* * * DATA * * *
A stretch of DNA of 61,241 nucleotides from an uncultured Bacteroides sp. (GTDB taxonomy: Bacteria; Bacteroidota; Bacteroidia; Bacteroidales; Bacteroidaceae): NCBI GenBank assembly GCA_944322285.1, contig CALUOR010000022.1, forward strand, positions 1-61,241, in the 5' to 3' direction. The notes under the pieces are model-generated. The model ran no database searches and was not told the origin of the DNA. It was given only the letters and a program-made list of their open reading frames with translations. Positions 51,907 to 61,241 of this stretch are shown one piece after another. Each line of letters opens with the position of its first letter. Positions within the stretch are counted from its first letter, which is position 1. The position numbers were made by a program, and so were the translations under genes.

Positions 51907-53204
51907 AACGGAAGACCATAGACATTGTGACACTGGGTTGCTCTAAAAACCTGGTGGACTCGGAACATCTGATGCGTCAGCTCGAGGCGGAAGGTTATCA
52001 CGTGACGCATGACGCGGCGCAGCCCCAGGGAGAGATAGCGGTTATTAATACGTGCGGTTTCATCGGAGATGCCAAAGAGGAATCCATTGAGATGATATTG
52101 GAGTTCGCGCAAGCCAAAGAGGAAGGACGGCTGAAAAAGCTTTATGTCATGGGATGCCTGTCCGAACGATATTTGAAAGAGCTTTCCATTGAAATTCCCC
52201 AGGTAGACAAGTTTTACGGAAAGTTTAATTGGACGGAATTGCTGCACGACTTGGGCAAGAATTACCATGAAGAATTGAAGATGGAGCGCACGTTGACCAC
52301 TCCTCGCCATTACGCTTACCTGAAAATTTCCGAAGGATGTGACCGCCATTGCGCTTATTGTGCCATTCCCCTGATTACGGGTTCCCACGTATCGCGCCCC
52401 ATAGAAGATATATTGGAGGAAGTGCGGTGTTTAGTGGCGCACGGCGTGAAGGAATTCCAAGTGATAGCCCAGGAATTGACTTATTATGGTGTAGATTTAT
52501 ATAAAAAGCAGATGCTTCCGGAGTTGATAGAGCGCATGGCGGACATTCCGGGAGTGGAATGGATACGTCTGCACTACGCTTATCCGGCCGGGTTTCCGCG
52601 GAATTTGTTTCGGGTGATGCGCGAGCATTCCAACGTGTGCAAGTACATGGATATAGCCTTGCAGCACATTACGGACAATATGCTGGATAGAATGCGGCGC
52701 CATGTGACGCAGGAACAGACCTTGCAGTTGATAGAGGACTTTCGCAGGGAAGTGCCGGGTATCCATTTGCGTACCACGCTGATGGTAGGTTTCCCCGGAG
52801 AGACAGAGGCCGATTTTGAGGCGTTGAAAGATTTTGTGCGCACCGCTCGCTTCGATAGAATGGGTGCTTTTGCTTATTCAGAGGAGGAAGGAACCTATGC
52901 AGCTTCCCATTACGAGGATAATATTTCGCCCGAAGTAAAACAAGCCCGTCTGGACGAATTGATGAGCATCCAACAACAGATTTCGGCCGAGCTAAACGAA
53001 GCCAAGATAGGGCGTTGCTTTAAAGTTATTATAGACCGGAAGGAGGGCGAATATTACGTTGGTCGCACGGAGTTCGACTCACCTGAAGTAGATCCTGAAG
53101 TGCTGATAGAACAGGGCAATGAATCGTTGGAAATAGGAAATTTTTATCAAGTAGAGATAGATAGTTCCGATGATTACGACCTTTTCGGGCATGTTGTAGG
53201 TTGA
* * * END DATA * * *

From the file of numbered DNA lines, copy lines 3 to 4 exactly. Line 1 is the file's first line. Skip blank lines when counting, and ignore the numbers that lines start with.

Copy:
51907 AACGGAAGACCATAGACATTGTGACACTGGGTTGCTCTAAAAACCTGGTGGACTCGGAACATCTGATGCGTCAGCTCGAGGCGGAAGGTTATCA
52001 CGTGACGCATGACGCGGCGCAGCCCCAGGGAGAGATAGCGGTTATTAATACGTGCGGTTTCATCGGAGATGCCAAAGAGGAATCCATTGAGATGATATTG